Equitable distribution is the way in which the court decides to award the marital assets. Equitable distribution does not mean equal distribution but rather is the way the court determines the division to be fair to both parties.
All property acquired during the marriage that is not inherited or received by gift from someone other than the spouse, including appreciation of value of property acquired before the marriage, is subject to equitable distribution.
If your business or professional practice is a “one man shop,” it is not subject to division. Otherwise, the value of the business may be subject to distribution. This is a very complex issue and requires the expert legal advice that we can give you.
Does equitable distribution mean that all marital assets will be evenly divided between the spouses?
Equitable distribution does not mean equal distribution. Rather, it is the way in which the court determines the division to be fair to both parties.
Pensions and retirement plans that are acquired or those contributions which are made during the marriage are marital assets. They are part of the marital estate just as homes, automobiles and furniture are when acquired during the marriage. These assets are all divisible.
I’ve heard that Rhode Island is a no-fault state. If my spouse is cheating on me can I only get half of our assets?
No-fault divorce refers to a party being granted a divorce without proving that the other party was guilty of any traditional fault ground for divorce. No-fault does not mean that a spouse who is guilty of adultery or cheating on the other spouse automatically gets half of the marital assets. A judge, after considering all facts required by law to be considered, including adultery, may award the faithful spouse more than half of the marital estate.
I am a stay-at-home mom. I did not contribute to the home expenses or mortgage. Am I entitled to any value in my house?
The fact that you have been a stay-at-home mom does not prevent a judge from awarding you any value in your home. In general, if an asset was acquired during the marriage, it matters little who actually paid the mortgage in dividing the asset. The court considers your job in the home and raising the children just as important as that of your husband who’s earned monies to pay the actual bills.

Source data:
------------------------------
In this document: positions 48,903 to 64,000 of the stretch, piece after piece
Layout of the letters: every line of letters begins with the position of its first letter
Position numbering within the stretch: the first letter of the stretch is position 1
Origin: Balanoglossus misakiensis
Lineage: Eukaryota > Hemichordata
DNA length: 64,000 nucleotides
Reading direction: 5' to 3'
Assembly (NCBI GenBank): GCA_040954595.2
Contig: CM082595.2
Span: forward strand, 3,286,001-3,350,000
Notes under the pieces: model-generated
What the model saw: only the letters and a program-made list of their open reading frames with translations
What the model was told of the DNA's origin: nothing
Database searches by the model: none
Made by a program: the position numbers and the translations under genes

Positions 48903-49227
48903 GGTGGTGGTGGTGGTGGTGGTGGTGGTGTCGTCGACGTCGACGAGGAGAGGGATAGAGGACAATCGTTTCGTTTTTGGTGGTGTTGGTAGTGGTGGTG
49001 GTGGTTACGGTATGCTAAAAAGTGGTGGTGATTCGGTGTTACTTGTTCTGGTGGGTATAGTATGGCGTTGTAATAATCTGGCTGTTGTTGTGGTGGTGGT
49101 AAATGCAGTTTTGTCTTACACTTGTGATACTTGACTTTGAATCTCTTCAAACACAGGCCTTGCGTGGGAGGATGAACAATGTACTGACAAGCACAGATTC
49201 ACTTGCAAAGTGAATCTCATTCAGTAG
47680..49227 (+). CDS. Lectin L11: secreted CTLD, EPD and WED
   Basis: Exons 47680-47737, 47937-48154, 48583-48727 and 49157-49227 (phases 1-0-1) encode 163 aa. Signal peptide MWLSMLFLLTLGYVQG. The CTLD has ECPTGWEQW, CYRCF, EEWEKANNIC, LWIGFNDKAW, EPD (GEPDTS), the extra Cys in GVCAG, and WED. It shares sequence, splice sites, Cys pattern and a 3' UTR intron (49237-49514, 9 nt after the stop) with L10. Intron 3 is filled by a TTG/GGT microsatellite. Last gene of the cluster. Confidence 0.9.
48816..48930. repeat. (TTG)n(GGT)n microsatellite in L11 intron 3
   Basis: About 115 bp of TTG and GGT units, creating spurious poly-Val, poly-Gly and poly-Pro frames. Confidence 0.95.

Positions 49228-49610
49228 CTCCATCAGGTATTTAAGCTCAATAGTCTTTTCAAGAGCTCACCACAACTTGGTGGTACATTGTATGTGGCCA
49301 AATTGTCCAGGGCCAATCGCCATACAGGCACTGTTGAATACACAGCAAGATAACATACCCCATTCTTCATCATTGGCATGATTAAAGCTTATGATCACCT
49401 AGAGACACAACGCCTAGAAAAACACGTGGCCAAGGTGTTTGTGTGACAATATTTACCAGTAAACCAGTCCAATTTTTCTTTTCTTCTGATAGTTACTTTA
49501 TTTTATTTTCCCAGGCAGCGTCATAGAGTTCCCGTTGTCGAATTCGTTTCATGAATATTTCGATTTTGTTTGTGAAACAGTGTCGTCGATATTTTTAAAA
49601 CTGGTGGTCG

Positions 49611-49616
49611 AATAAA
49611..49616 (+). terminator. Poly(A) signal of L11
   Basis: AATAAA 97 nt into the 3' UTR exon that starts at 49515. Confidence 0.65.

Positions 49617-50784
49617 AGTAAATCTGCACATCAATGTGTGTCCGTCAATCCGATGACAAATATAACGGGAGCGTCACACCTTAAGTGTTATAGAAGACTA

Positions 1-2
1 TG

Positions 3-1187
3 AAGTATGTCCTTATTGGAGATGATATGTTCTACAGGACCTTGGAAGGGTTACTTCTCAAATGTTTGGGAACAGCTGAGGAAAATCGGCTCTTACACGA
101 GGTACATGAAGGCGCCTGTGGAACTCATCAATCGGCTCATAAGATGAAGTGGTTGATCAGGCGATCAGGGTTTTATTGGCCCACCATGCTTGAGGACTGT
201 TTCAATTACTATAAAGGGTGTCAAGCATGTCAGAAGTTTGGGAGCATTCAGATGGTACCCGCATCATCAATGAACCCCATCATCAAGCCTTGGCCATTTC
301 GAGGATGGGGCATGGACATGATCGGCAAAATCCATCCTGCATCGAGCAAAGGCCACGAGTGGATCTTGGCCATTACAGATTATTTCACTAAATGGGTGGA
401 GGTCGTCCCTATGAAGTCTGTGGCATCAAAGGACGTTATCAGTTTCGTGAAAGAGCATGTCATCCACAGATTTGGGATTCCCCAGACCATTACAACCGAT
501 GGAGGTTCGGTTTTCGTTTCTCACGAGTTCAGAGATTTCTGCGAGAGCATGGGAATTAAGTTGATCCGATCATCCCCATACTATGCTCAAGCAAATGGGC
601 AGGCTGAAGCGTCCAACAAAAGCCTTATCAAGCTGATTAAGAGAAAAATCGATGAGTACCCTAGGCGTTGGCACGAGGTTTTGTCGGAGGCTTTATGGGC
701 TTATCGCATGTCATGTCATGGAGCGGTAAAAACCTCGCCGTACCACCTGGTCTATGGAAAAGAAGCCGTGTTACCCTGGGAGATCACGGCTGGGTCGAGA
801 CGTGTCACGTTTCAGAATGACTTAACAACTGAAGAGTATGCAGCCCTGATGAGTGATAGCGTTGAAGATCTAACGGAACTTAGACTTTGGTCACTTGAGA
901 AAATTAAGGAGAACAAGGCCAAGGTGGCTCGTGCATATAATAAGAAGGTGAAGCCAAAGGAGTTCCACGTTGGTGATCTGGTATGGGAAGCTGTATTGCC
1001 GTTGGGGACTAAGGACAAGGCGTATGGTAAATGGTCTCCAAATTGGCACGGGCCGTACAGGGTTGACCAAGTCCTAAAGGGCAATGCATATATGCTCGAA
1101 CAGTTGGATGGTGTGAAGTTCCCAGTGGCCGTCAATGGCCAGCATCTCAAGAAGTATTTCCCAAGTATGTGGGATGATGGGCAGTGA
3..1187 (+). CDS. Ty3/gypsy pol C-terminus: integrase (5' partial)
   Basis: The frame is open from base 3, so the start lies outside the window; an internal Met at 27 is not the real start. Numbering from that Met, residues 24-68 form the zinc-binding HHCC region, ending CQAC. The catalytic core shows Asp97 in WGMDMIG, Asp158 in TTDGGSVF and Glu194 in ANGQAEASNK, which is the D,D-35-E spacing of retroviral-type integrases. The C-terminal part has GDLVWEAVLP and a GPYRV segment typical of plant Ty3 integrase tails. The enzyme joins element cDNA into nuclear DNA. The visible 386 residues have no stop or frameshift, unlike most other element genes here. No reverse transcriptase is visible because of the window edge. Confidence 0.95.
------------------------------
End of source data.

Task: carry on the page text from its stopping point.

Do I get more alimony or equitable distribution if my spouse committed adultery or was abusive to me?
Marital misconduct is a very important factor among many factors that a judge must take into consideration when awarding the marital assets. Our divorce attorneys in Rhode Island are successful in maximizing a division of assets when our clients are victims of their spouse’s misconduct. Alimony is based on the financial needs of the party asking for spousal support and the financial ability of the other spouse to pay the support. Whenever the facts of a case indicate a client’s need of spousal support, we will aggressively pursue this claim.
We will file a motion on your behalf in the family court to reduce your alimony.
Yes, alimony is available to both husbands and wives.
Generally, alimony ends upon the remarriage of the party receiving the alimony. However, some circumstances do exist where this is not the case.
Our divorce lawyers in Rhode Island file a motion to adjudge your spouse or former spouse in contempt for failure to pay. If the court finds that the spouse or former spouse has no good reason for not paying support, the judge takes action to compel payment.
Rhode Island does not have an alimony guideline. Alimony is based upon the need of the person requesting alimony and the ability of the spouse to pay. The law in alimony cases is that alimony is a rehabilitative tool to enable the recipient of the alimony award to become self-sufficient. There are, however, cases that do require awards of lifetime alimony. We advise clients on the difference between the two types of alimony. This is true whether you are paying alimony or hoping to receive it.
Spouses are not usually ordered by the court to pay all or some of the attorney’s fees for the other spouse. However, when the facts of a case show that a spouse is in need of assistance in paying attorney’s fees, we aggressively pursue this award on behalf of our clients.